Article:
Worldwide’s Dr. Murphy tackles questions on the minds of those working in drug development and clinical research.
Q: The pharmaceutical industry has been slow to uptake electronic solutions, despite their revolutionary potential. Many believe the industry is nearing a tipping point – do you agree?
A: It is said that the art of interventional clinical research is the ability to responsibly evaluate small molecules, biologics, and devices inherently unpredictable in terms of safety and efficacy, in the hopes of transforming therapy. Appropriately, the clinical trials process is one that attempts to mitigate risk, a sentiment that extends into the use of technology, making the cautious uptake of various electronic solutions a prudent business and clinical decision. Nevertheless, incremental changes in regulatory guidance and technology have converged with the need for efficient and informative trial designs, creating an imperative to re-examine the process.
Various regulatory agencies have introduced draft guidelines to remove uncertainty and shape the direction of technology, and the methods for application in the clinical trials process. These include the methods of oversight through risk-based monitoring, the use of electronic source data, and the ability to provide regulatory submissions using standardized study data. Where data acquisition platforms are not patient-facing, rules of engagement seem codified and less controversial, and adoption has been swift. For example, a cloud-based solution for data warehousing is readily suited to business documents. In contrast, similar solutions for patient-facing assessments are approached more cautiously and predicated on first addressing reliability, necessity, and utility for generating evidentiary standards for safety and efficacy. An ability to use technology intelligently in either observational or interventional research represents a challenges that the industry now fully embraces.
Q: How important is it to be able to use technological advances to share data acquired during a trial among patient participants and other collaborators, and what impact can this have on study outcomes?
A: Within the clinical trial setting, much attention is focused on the technological aspects of data acquisition and assurances of regulatory compliance. Historically, the flow of information is one-way; i.e., from the patient, to the clinician, to the database for analyses and apart from rare exceptions, the process is fully blinded to treatment group assignment. Utilization of technology to inform trial design prior to study inception or to communicate information to patients following study completion suggests possibilities that have not been fully exploited.
Prior to protocol initiation, for example, social media might be used to solicit ideas regarding protocol design before it is finalized, in order to enhance patient accrual and retention. Understanding the realities of patient management and the experience of the illness from the perspective of family and patients, assists in the resolution of conflicting data needs in the study design process. In contrast, during study conduct, technology promoting online conversation could jeopardize the integrity of the study. Anecdotes from trial participants may imply adverse events, lack of efficacy, or inconvenience, negatively impacting trial participation. These unstructured conversations, which can prove invaluable in the design phase of a project, may also inappropriately and inaccurately influence how symptoms are reported during the trial, distorting the implications derived from the resulting database.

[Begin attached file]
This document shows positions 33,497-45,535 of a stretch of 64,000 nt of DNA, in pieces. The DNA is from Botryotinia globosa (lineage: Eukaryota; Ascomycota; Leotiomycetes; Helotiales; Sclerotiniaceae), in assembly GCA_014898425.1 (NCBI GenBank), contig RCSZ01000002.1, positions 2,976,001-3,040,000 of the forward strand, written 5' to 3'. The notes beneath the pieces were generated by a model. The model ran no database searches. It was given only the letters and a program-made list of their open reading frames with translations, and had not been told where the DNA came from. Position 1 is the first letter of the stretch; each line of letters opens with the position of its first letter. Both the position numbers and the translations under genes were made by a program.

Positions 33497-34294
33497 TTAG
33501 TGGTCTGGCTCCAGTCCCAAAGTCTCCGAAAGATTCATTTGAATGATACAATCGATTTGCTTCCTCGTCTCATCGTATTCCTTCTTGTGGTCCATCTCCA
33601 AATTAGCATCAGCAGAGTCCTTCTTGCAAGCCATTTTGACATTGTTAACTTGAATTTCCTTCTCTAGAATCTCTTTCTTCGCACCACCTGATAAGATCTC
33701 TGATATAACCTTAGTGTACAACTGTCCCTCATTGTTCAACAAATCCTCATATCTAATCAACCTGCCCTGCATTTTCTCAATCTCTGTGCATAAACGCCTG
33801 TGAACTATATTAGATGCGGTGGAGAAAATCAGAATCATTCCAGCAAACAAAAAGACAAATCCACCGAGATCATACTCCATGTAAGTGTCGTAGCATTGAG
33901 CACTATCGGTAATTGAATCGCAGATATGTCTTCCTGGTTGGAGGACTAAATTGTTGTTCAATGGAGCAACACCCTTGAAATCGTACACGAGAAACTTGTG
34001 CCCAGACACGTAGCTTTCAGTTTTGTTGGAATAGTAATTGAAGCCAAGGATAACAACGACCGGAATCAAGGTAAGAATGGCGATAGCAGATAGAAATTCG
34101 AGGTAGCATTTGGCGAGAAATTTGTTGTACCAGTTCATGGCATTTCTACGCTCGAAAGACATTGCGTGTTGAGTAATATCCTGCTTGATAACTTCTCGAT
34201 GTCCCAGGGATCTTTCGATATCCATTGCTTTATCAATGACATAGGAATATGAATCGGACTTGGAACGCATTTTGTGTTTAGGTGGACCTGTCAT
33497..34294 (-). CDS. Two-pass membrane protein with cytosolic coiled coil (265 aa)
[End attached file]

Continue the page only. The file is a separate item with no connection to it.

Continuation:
Following product registration, quantitative study designs for quality improvement research could benefit from technology permitting distribution of information in a widespread fashion to patients receiving therapy in an adaptive process uniquely suited to that type of research. For example, stepped wedge designs sequentially rollout interventions to clinicians, physicians or organizations to monitor the impact of adoption of innovative therapy, while time series designs are useful in evaluating whether a quality improvement initiative has an effect in comparison to the secular trend relevant to this particular indication. In these settings, reciprocal exchanges of information between patients, sponsors and providers might facilitate the use of adaptive strategies determining the content and format of information most likely to influence patient and physician behavior.
The utility of sharing data, as well as information derived from those data, with study participants varies by phase of development (before, during, and after product evaluation), and the methods by which that information is structured.
Featuring insights from Michael Murphy, M.D., Ph.D., Chief Medical & Scientific Officer, Worldwide Clinical Trials.